Student Observers:  It's pretty chaotic to have 25-30 students practice character walks at once.  I always find I am just playing traffic cop.  What I've switched to is pairing students up and having one partner participate in the character walk and having their partner serve as their observer.  Currently we are working on the concept that who we are informs how we move through time and space.  So if I have the kids walk as if they are a politician or a dreamer, or as if they are terrified or as if they are cheerful - I will then have the observer tell their partner what they saw them do to show who they were.  It lets every actor know they are accountable for their work - it's got to be clear enough for their partner to observe it and it gives student observers the opportunity to practice their observation and feedback skills.  I do the same thing with exercises like the mirror game and trust walks - I give each pair an observer to either take notes or share some feedback at the end of the exercise.  I will also ask a pair of performers to tell their observer their goal(s) before they start an exercise, so they can get some feedback from their observer at the end.


I find with these simple shifts - adding the positive interdependence and the individual accountability of a cooperative learning structure - I get much more bang for my buck, with very little effort.  Also, I am meeting some of the goals of Danielson Domains 2 & 3: Danielson 2 c - Students take obvious pride in their work and initiate improvements in it, for example, by revising drafts on their own initiative, helping peers, and ensuring that high-quality work is displayed. Danielson 3c - All students are cognitively engaged in the activities and assignments in their explorations of content. Students initiate or adapt activities and projects to enhance understanding.


Take a moment sometime to try this out with your classes - hopefully you will find it as helpful as I do.


Community Theatres Are the "Just Right" Places

By Dr. joan e. kole

ITA Community Theatre Division Representative


Several years ago I had the privilege of attending a conference about how a variety of arts can better serve populations with disabilities.  The conference was held at the Kennedy Center and facilitated by a number of experts.  I thought I knew a lot about a variety of disabilities, but I learned that I had no idea for what certain icons stood.  As a result of that conference, I am an advocate for how arts organizations serve and reach out to the disabled population; I am specifically in interested in how theatres do so and why community theatres offer advantages that other kinds of theatre organizations can't.  Read on.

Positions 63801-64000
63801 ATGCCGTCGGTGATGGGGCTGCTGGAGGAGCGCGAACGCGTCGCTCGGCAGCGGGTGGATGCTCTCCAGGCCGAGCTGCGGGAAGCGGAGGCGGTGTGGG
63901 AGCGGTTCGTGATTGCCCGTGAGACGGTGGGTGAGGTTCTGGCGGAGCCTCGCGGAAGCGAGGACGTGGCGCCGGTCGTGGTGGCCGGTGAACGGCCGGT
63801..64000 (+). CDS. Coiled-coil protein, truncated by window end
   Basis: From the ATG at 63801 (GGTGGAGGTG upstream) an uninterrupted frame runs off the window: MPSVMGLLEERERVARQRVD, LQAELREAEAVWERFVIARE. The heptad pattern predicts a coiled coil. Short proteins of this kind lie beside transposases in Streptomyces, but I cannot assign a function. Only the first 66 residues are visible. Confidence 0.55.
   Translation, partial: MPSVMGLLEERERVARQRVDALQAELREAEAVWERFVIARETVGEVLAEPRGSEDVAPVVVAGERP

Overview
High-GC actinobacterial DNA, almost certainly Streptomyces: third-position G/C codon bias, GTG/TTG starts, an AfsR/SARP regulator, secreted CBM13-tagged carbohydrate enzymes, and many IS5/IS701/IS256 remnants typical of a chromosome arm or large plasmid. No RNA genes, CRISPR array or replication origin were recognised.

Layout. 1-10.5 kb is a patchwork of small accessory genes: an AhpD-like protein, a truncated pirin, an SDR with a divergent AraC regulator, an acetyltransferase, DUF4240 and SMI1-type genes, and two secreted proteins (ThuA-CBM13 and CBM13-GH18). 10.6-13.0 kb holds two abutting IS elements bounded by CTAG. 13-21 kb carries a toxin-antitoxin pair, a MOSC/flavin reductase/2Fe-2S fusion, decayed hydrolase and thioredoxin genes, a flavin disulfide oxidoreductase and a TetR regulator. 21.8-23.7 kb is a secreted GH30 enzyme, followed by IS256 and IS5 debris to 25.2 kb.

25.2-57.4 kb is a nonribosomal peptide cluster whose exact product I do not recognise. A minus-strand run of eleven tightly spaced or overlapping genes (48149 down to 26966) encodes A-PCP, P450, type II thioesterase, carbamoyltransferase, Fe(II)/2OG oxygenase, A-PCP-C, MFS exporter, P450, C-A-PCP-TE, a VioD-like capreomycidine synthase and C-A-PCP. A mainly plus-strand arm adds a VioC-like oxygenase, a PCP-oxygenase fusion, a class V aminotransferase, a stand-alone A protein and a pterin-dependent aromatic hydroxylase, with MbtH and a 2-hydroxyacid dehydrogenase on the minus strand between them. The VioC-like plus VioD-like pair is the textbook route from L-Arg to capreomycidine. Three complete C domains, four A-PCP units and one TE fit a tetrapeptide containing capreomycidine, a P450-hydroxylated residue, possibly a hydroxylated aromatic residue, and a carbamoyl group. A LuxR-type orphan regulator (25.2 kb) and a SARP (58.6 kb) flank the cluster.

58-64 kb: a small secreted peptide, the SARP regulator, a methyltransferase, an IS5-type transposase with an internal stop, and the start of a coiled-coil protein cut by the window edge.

In every one of our communities, some very special populations exist, and they are of all ages.  Who are they?  Here a just a few:  visually impaired, hearing impaired, mobility impaired, learning disabled, those with Down's Syndrome or any of the many other physical, mental and emotional disabilities. 


This is why our community theatres make our theatres "just right places."  All of us have experienced what it feels like to become a member of a "theatre family."  That is an aspect of community theatre that seems to be one of its greatest achievements. Theatre is often described as one of the most open, accepting, non-judgmental places to be, and any member of one of those "special populations" will know that instantly! 


The question is, then, what can we do to encourage members of special populations to become involved with their local community theatre.   Here are some suggestions:

  1. Invite local Lions Club members to a special performance and ask that each member bring someone who is visually impaired as their guest.
  2. Contact a local art museum curator or an art teacher in the area and arrange to have that person describe the set, costumes, lighting and sound effects of a performance to those with visual challenges.
  3. If possible, install audio description systems for the visually impaired.
  4. For hearing impaired, employ ASL interpreters or closed caption programs.
  5. Encourage those with disabilities to serve as volunteers in various capacities.
  6. Make sure that every aspect of your theatre facility is ADA compliant.
  7. Last, and most importantly, display a variety of icons on all of your materials so that those with disabilities know that your theatre welcomes them.

Other ideas?  Form special focus groups composed of those with disabilities and ask them to tell you what you need to do to have them become involved.  Offer classes in acting, in ushering, in any other variety of volunteer positions for those in these populations, and then make sure they are called on to help out.